Trappings of Trust

One of the most important things in our life is trust. Who do we trust? When do we know it’s safe to trust? Why do we trust the people we do? Why can we only trust certain people with certain things, but not others?

These are questions that go through our minds pretty consistently, but they are ones we ask in an automatic fashion. We get a sense for who we can trust and who we can’t.

But then we also get a feeling of who we should be able to trust, whether they have proven themselves worthy of that trust.

For example, most people would say “I should be able to trust my friends.” That seems rational, right? But what about a friend who constantly lies to you and goes off behind your back. That should build distrust, right?

But sometimes it doesn’t. Sometimes, the thought is “well, she did it this time, but I’m sure she had her reasons.” And so forgiveness happens. But then it happens again, and we rationalize it again, until the pattern of trust-betrayal-forgiveness to trust-betrayal-forgiveness sets in and reinforces itself.

Looking at it objectively, of course, we can see that it’s irrational. One incident might be forgivable, but to continue to engage in this pattern after it is so established that three or four incidents pass without an excitation to confrontation…well, then we see the irrationality of it.

And when it comes to friends, this type of pattern isn’t one that is often found, because most of us have enough common sense to distance ourselves from people who treat us like this.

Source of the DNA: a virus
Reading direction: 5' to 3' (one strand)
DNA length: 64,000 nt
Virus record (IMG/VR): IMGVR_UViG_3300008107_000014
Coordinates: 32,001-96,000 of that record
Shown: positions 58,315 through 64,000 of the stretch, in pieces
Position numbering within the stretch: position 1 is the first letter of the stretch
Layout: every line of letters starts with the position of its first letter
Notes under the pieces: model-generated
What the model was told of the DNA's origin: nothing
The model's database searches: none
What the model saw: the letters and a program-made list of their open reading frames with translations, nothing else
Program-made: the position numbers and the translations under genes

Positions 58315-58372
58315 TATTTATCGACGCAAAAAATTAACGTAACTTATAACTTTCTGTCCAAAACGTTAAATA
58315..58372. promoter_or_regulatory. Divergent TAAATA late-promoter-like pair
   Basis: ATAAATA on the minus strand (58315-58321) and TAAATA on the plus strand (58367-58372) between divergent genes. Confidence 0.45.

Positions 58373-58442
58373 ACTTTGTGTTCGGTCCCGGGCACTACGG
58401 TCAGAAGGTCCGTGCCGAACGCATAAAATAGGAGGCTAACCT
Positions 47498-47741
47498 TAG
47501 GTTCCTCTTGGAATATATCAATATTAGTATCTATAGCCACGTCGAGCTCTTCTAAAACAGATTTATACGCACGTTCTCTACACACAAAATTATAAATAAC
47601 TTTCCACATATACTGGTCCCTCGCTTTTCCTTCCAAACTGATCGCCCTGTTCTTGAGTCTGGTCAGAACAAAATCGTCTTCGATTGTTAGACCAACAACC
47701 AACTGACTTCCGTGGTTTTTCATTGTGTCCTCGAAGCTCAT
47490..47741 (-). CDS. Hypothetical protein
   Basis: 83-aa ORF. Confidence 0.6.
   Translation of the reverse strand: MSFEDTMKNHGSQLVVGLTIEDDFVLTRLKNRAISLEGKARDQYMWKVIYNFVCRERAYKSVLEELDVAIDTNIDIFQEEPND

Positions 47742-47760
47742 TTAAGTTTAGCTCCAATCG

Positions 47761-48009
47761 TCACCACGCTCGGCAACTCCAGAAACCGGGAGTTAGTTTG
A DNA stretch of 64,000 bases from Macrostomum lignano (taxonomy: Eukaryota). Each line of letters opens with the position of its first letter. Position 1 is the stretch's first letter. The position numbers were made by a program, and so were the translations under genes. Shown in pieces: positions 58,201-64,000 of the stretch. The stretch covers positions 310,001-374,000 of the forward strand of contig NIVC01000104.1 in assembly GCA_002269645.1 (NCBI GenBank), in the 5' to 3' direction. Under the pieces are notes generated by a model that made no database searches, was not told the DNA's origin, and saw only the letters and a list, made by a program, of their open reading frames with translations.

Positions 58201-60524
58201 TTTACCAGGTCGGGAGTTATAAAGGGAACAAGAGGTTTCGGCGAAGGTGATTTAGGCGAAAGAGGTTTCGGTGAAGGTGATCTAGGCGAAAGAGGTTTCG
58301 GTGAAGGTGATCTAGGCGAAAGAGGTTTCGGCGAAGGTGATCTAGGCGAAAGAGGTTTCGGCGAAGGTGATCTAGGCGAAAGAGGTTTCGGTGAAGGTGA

The true difficulty arises when family enters the equation. Because the trust family members place in one another is stronger than the bond of trust between friends. This is assuming a family that isn’t wrought with abuse and overwhelming amounts of instability, so bear that in mind.

Now, the bond of trust becomes stronger and more stable. And it becomes harder to believe that betrayal has occurred, even when it stares you straight in the face. Because the person you trust is family. Surely they respect that as much as you do?

But the truth is, they don’t. Not necessarily.

So trust can create its own sort of chains. Its own bonds. And really, to withdraw from a trust that the other person has already broken–because they acted against your trust in them–is to do something sane. To allow the pattern to repeat, because you insist they are trustworthy–when they have proven they are not–is irrational. Bordering on insane.

So trust can trap you.

Sometimes suspicion sets you free.


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